A fight broke out in the Turkish parliament in late March over a controversial education bill. Days later, on April 4, two aging former military commanders went on trial for their roles in a 1980 coup. Yet there is little mention of the once much-debated headscarf. Welcome to the new Turkey.
Arguably, there is more of a revolution taking place in Turkey than most other countries in the region. In the past, Turkey's governments were known for being shaky and short-lived. Now, the ruling Islamist-based Justice and Development Party (AKP), the country's first single-party government since a multi-party politics were introduced in 1950, has been in power for nine years and political stability has settled over the country. Reelected in June 2011 for another four-year term with nearly 50% of the vote, the AKP is no longer in a mood to negotiate and is focused on the implementation of its aims.
This was in evidence on March 30, when the Turkish parliament passed a contentious education reform bill that raised the number of mandatory school years from eight to 12. The passage of the so-called 4+4+4 bill (four years of primary, four years of middle, and four years of high school) is seemingly an effort to be applauded, rather than criticized. More than half of Turkey's population is under 26; the young people are considered to be one of the country's finest assets, especially in comparison to the aging citizenry of the EU. Yet education is considered inadequate and falls below the average for Organisation for Economic Cooperation and Development (OECD) countries. This makes the young population as much a risk as a resource.
However, the country's opposition blasted the AKP for pushing the bill through parliament too quickly. That students would be allowed to begin attending vocational school as young as 10 was another hot topic. Vocational schools include Islamic "imam hatip" schools, where students would receive religious education, putting education in the middle of the religious vs secular schism in Turkey.
Secular Turks recoil at the mention of the "imam hatip" schools, seeing them as another sign that the AKP aims to promote Islam in society. The early access to vocational schools would also mean that students might not receive as broad an education as they needed, especially if their parents wanted them to begin work earlier instead of seeking higher education, says the opposition. Home schooling will also be allowed after the first four years of education and critics say this will limit access to education for women because religious families in particular will want to keep their daughters at home. "Why shouldn't a pious generation come?" Prime Minister Recep Tayyip Erdogan said in a speech earlier this year, drawing the ire of secular Turks who increasingly fear the direction the country is taking.
The Revolution's winners
In 1997, following its so-called "post-modern coup" against a government led by Turkey's first Islamist prime minister, Necmettin Erbakan, the Turkish military supported a change in legislation that made 15 the age that students could attend vocational schools and thus, also, "imam hatip" schools.
The military considered itself the guardians of Turkey's secular founding values and has overthrown unfavourable governments four times since 1960. The AKP spent much of the first eight years of its rule locked in a power struggle with the military, finally coming out on top as supporting prosecutors moved against military officers accused of plotting another coup. The EU has long-required the establishment of civilian rule in Turkey, which the power of the military impeded, as part of its accession process.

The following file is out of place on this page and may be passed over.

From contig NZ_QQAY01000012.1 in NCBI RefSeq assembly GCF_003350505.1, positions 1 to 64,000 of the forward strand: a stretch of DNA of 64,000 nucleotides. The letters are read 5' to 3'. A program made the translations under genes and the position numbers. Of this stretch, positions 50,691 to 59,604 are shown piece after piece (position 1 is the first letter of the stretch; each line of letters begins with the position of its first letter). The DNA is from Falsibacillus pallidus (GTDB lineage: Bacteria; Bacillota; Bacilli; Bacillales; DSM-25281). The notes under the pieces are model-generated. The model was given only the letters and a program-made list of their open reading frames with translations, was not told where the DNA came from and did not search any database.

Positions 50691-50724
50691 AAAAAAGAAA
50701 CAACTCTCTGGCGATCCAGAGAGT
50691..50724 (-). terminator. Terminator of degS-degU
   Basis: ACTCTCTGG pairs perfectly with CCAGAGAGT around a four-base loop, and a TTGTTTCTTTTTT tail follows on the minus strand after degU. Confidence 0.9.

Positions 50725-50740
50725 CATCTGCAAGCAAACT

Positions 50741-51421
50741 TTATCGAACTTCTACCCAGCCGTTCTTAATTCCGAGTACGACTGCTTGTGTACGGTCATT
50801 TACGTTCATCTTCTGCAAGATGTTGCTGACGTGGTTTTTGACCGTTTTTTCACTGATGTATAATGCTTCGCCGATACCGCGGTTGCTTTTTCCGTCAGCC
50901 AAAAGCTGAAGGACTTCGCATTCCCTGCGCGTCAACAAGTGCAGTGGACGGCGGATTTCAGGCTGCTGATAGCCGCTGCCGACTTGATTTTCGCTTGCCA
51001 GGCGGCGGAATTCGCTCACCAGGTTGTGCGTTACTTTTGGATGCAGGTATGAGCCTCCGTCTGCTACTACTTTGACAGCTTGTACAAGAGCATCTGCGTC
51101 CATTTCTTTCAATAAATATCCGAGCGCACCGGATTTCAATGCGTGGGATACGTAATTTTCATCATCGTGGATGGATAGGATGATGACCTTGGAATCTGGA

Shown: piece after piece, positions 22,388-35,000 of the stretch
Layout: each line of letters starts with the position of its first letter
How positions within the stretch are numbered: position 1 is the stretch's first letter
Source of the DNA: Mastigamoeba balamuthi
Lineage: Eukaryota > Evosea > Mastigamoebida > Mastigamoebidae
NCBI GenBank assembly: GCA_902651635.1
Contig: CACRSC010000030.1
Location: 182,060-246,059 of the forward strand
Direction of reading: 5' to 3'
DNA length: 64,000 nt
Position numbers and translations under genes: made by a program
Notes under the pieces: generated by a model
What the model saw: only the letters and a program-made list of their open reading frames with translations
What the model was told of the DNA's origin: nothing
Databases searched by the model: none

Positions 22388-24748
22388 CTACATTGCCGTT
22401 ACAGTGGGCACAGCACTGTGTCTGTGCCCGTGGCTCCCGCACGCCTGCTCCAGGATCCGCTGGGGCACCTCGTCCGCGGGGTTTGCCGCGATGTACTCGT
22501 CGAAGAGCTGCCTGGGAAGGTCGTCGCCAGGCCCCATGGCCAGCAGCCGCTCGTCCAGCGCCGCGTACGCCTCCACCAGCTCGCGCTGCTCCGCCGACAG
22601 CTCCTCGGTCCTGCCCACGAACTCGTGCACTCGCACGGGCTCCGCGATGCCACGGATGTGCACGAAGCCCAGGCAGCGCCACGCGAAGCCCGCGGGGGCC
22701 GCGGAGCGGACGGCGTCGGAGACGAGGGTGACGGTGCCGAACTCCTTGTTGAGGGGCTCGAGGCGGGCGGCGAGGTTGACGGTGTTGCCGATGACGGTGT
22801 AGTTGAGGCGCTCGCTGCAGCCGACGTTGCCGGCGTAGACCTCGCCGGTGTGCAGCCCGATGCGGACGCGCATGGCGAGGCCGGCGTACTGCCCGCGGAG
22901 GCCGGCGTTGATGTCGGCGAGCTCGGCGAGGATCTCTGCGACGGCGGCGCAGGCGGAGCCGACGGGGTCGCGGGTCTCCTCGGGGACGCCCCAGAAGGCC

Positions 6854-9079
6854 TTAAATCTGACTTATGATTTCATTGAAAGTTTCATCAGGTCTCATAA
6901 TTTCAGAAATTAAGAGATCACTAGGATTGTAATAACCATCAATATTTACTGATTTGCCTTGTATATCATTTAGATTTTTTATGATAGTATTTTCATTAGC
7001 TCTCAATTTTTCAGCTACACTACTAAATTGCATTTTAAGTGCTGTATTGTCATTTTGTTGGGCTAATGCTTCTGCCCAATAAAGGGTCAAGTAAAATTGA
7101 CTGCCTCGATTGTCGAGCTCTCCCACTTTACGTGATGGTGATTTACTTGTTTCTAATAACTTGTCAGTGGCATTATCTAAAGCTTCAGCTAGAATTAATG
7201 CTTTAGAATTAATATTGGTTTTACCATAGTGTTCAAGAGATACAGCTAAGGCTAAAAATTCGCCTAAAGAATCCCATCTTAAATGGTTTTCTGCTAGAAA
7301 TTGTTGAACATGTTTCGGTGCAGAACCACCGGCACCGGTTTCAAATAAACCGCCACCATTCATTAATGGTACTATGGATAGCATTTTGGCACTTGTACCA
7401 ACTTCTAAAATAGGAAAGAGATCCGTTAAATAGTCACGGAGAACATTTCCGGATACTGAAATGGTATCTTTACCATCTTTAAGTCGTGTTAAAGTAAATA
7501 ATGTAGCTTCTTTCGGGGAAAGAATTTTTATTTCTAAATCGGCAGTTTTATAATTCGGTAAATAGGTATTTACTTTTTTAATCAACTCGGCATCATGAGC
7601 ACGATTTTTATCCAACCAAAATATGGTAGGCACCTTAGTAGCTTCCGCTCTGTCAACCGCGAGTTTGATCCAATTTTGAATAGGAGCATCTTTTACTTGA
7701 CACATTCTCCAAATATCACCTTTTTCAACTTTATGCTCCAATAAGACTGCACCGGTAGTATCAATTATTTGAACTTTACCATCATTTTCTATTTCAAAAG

With the education bill's passage on March 30 with 295 supporting votes out of the 550-member parliament, the AKP rolled back another sign of the military's domination over Turkish society. "This law will go down in history as an important step toward the reconciliation of the state with its people,'' Education Minister Omer Dincer said in a speech to parliament after the bill's passage.
There were at least two physical fights between AKP and opposition lawmakers over the bill; police in Ankara used tear gas to disperse protesters, including a teachers union, which wanted to march to the parliament to demonstrate against it. But the AKP had won its battles and found support in three elections. Had the world not been so focused on the events in Syria, the legislative changes might have otherwise made more global headlines. As it was, the AKP secured another victory as they put forth their style and agenda in a country whose future is considered bright with a growing dynamism and international clout. "This law has shown once again who the true owners of national sovereignty are. It is a law that shows how much democracy in Turkey has advanced,'' Erdogan said, according to AP.
In another symbolic move against the old Turkey, on April 4, the trial of former Turkish president Kenan Evren, 94, and former air force chief Tahsin Sahinkaya, 87, began in Ankara. Evren, also a former general, and Sahinkaya are the last living military leaders who carried out a 1980 coup and oversaw the writing of the country's current constitution, which is considered by the EU and other international bodies to be inadequate for upholding human rights and democratic practices.
Given their age, the two men are unlikely to ever serve time behind bars. But the message that the AKP is delivering is clear.
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